- Going out or away without our children

- Negative feelings towards our children

- Screen time

- Needing time or space away from our children

- Not playing enough with our children

- Not doing enough ‘developmental activities’ with our children

- Not always being present with our children

- Shouting or snapping at our children

- Not being able to afford the toys, clothes, etc. we would like for our children

- Giving too many toys, clothes, etc. to our children and worrying we are spoiling them

- And on. And on. And on!


You may notice that there are several contradictory items on this list: you’re damned if you do and damned if you don’t. Many of these examples represent things we think we have done wrong, or that we should feel guilty about. But our thoughts are not facts, so we need to try and be more objective when dealing with our guilt. So how do we do it – how can we move past the guilt when it isn’t valid, and how can we learn from it when it is?


Guilt about things which are outside of our control

When you are feeling guilty about something, the first thing to consider is the extent to which what happened was due to your own thoughts and actions, and the extent to which what happened was beyond your control. Perhaps you had a difficult birth and were not able to do skin-to-skin in the early days as you had hoped. You may have read about the importance of skin-to-skin and feel guilty that you did not have that experience with your baby. This is a difficult situation and one which may have taken a physical and psychological toll on you. But how much control did you have in this situation? For example, did a necessary medical intervention prevent you from holding your baby immediately? Is there anything you could have done differently if you could turn back the clock? I’m guessing not – labour and birth rarely follow our carefully considered plans, so the guilt in this situation is doing you a disservice. There are also so many other ways to bond with your baby as they grow.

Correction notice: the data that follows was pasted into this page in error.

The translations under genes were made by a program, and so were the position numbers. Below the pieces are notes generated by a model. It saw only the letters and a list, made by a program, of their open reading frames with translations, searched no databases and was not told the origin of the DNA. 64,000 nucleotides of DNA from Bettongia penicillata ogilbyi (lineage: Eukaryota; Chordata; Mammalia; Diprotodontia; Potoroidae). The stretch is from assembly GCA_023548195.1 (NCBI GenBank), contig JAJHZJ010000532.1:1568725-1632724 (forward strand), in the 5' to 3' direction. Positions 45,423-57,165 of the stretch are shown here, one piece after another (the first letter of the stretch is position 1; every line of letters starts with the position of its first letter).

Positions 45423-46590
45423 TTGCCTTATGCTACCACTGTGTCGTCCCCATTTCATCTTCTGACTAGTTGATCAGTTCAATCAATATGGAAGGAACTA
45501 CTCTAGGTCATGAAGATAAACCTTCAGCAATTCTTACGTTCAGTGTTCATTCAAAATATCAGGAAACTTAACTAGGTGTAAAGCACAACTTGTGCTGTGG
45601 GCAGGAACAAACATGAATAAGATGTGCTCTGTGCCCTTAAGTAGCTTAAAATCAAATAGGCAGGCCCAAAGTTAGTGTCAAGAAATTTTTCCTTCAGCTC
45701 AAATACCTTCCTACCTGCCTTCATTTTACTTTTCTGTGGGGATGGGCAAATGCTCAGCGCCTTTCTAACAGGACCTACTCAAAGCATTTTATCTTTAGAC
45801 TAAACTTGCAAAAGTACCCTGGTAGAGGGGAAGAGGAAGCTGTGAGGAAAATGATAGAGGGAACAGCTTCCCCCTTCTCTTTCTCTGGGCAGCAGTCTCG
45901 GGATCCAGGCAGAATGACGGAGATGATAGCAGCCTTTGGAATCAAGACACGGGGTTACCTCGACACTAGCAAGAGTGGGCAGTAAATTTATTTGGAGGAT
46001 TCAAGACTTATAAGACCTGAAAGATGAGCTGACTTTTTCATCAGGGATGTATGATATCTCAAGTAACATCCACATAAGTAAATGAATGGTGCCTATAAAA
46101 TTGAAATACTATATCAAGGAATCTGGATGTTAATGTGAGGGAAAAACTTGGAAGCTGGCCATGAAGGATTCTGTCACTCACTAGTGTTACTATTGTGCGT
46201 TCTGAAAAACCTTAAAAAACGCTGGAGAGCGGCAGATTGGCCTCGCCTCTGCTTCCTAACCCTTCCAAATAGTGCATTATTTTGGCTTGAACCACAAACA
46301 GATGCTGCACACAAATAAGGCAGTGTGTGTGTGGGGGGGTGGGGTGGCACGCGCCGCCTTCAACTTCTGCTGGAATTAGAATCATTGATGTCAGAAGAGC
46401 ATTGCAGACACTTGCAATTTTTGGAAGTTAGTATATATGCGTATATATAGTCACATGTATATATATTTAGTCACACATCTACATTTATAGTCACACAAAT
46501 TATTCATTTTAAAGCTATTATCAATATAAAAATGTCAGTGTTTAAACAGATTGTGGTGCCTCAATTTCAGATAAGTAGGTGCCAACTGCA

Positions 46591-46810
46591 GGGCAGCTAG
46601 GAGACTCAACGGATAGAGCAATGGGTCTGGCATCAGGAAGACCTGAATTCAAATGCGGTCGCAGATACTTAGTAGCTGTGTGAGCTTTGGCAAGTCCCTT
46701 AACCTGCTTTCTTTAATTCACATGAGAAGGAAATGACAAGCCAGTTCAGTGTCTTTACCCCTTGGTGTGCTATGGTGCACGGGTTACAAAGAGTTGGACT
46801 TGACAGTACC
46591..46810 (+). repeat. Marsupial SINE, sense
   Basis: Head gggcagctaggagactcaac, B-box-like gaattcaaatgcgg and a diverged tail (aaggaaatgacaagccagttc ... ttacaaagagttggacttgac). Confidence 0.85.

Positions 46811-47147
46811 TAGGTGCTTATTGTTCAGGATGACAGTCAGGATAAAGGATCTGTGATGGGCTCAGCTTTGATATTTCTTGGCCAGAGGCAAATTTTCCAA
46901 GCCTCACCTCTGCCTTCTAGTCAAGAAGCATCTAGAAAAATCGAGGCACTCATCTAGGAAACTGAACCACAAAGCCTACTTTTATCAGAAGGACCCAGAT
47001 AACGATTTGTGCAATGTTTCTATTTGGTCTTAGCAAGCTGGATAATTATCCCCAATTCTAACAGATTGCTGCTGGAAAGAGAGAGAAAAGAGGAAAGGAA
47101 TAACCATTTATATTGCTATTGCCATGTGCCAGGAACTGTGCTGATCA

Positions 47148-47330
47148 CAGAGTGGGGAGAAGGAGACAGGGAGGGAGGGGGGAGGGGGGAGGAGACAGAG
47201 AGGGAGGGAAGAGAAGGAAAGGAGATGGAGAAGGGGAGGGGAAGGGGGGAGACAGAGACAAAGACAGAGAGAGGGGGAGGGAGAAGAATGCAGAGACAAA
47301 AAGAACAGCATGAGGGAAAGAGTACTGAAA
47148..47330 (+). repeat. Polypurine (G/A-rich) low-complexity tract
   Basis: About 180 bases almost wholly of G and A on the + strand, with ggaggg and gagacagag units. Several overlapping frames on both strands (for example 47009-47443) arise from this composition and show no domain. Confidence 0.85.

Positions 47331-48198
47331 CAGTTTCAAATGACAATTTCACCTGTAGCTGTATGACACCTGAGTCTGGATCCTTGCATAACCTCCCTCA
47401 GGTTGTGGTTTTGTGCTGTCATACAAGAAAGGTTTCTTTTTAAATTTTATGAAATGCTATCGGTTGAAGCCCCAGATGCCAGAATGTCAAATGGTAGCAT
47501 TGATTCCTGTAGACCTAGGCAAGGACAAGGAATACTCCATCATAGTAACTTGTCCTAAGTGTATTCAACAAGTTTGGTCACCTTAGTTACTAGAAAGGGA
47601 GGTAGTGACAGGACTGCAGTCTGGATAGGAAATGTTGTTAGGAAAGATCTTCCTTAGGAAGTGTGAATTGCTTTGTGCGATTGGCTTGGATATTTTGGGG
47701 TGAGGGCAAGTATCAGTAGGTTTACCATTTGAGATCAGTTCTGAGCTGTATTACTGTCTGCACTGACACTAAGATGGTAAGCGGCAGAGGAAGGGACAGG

As a mother who works in the dance industry, there’s a good chance that your job is part of your identity and may be a huge source of fulfilment and satisfaction for you.

You need to try and be kinder to yourself when situations are outside of your control, because there is nothing you can do to change them – and, therefore, no reason to feel guilty. It’s not always as simple as this, I realise, and you may find yourself ruminating on the situation. To try and stop the negative cycle of thoughts, have a go at a though diary. A popular technique in CBT, thought diaries help you to gain some distance between your thoughts and feelings, to examine the evidence for and against the guilty thought, and to see things from a different perspective. Do a thought diary as often as you need to, whenever you feel guilty about something that is outside of your control, or that you know deep down you don’t really need to feel guilty about. You can find one here. Over time you should find that you are better able to distinguish thoughts from facts and diminish overwhelming feelings of guilt or rumination over these types of situation.